Senior Chinese official investigated in graft crackdown

Story highlights

  • A senior economic planning agency official is the latest target of Beijing's corruption crackdown
  • Liu Tienan, a vice-chairman of the agency, is under investigation for alleged "grave violations of discipline"

A senior official in China's economic planning agency, the National Development and Reform Commission, has become the latest target of Beijing's crackdown on excess and corruption.

Xinhua, the state news agency, reported on Sunday that Liu Tienan, a vice-chairman of the agency, was under investigation for alleged "grave violations of discipline" brought to light by a whistleblower. Mr Liu was also head of China's energy regulatory body until March.

The news agency cited the Communist party's Central Commission for Discipline Inspection as the source for a brief report that gave no further information about Mr Liu's alleged violations.

But on its official account on Sina Weibo, the Chinese microblogging site, Xinhua appeared to endorse the actions of the media whistleblower who first raised concerns about Mr Liu.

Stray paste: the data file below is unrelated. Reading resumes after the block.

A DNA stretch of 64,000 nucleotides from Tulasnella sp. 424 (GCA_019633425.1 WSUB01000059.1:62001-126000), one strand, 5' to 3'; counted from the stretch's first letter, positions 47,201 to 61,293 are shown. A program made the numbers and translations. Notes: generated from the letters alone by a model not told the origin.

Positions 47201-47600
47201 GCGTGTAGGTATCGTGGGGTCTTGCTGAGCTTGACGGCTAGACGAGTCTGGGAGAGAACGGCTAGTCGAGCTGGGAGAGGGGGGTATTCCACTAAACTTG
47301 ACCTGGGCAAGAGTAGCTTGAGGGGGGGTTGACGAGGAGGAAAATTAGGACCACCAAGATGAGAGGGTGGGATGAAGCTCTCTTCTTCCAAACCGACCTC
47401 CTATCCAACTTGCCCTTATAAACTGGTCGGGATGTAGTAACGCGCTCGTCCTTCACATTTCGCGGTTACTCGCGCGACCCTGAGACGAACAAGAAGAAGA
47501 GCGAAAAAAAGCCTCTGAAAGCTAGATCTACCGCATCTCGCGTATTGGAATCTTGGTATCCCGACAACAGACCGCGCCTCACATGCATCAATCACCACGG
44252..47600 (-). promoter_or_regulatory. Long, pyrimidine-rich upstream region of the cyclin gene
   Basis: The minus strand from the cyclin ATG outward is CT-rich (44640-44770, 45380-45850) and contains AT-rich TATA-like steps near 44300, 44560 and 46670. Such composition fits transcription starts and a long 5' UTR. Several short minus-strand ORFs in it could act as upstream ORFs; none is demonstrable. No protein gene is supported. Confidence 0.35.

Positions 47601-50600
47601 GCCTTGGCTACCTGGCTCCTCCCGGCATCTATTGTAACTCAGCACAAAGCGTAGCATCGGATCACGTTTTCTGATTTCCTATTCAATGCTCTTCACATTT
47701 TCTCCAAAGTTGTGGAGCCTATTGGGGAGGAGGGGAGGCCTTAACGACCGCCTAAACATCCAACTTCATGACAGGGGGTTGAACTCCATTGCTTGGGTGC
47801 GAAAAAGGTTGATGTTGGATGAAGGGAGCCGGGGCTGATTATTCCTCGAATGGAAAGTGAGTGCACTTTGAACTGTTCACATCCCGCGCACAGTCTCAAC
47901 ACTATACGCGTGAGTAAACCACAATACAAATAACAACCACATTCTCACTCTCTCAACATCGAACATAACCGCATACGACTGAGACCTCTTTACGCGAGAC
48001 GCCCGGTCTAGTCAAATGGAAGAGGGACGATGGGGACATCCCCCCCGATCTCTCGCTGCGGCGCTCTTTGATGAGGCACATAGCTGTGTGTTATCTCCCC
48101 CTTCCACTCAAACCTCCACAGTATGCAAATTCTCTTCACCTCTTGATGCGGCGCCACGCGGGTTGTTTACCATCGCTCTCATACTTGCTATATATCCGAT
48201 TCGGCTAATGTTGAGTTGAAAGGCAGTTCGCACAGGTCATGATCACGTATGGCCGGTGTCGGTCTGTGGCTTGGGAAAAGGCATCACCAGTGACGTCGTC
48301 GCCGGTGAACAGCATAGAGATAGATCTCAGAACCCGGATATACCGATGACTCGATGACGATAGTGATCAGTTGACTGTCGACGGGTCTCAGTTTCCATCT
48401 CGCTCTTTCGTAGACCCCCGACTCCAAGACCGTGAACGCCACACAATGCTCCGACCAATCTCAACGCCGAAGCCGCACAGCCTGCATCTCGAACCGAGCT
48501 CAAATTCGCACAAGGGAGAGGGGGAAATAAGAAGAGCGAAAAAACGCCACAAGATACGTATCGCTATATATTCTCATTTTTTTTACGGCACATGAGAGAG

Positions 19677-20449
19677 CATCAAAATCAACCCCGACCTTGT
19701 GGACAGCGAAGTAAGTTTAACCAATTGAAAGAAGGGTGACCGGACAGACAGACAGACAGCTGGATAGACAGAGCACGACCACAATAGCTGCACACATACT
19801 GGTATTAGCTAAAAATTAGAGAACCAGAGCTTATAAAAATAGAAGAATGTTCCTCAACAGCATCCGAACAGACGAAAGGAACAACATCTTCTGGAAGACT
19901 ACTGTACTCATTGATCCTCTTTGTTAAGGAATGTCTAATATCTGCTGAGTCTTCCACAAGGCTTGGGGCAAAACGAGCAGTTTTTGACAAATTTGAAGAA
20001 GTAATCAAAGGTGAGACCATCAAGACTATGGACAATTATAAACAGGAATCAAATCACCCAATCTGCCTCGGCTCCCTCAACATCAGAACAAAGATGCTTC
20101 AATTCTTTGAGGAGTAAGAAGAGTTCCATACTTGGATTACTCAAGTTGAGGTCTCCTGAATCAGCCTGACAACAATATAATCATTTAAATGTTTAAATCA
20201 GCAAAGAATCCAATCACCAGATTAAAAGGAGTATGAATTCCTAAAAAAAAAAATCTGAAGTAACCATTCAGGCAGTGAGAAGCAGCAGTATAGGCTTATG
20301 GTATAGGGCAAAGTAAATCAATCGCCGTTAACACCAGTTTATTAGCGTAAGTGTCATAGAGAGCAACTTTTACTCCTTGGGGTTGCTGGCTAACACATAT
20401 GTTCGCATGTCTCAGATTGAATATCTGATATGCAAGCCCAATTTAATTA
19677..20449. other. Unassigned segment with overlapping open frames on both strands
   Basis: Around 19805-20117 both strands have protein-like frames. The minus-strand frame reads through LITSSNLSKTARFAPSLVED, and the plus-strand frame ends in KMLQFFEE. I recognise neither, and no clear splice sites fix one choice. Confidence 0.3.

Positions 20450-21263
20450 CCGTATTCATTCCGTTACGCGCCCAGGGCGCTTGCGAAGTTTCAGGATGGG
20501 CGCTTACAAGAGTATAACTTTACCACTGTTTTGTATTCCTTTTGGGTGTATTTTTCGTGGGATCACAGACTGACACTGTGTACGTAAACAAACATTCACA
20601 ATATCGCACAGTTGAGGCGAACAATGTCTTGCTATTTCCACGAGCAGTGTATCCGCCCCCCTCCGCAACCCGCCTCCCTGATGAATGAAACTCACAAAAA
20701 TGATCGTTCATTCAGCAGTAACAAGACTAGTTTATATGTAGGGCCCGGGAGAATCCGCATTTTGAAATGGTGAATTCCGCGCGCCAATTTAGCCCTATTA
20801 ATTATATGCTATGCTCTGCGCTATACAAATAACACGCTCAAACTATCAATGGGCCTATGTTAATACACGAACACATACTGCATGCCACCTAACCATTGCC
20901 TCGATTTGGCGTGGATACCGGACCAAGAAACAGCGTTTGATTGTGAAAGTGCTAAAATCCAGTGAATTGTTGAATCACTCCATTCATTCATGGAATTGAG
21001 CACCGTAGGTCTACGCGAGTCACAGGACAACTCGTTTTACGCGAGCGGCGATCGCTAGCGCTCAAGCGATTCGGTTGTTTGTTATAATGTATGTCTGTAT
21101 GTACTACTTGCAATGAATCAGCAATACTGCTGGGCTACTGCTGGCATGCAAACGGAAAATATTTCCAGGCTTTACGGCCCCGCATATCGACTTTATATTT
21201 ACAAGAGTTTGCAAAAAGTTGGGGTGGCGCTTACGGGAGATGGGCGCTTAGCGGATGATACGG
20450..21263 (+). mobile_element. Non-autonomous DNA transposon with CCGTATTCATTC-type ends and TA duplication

Last year, a senior editor of Caijing, the Chinese financial magazine, reported on his Weibo account that Mr Liu was suspected of fabricating academic credentials, loan fraud and making threats against others.

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The public information office of the energy regulator, where Mr Liu then worked, dismissed the accusations as rumours. "We are contacting the internet management departments and public security department to report the case to the police," it was reported as saying at the time.

Mr Liu is the latest senior official to become a target of the anti-graft campaign spearheaded by President Xi Jinping, China's new leader. Mr Xi has said that failure to address corruption among politicians and officials could lead to social unrest that would threaten national stability and the future of the ruling Communist party.

    Last month, Beijing formally charged Liu Zhijun, former railways minister, with corruption and abuse of power, setting up the first test of Mr Xi's determination to tackle graft.

    News of the investigation of the NDRC official attracted comment on Weibo on Sunday from a court official in Anhui province, who expressed surprise that such a senior figure could be brought down by a whistleblower.

    "Before 2013, it would be the last thing for me to believe that a ministry-level corrupt official could be dismissed by a whistleblower," the court official wrote, but added: "Let's hope it is not [just] political conflict."

    Xinhua applauded the move on its official microblog, saying: "The corrupt moths will have nowhere to hide if they are monitored by the ocean of people."

    However, one Xinhua reader expressed scepticism: "It is easy to clean one or two moths. But when these moths weave a huge interest network, will the country still have the determination to clean them all? Or is this just another sop to comfort the public?"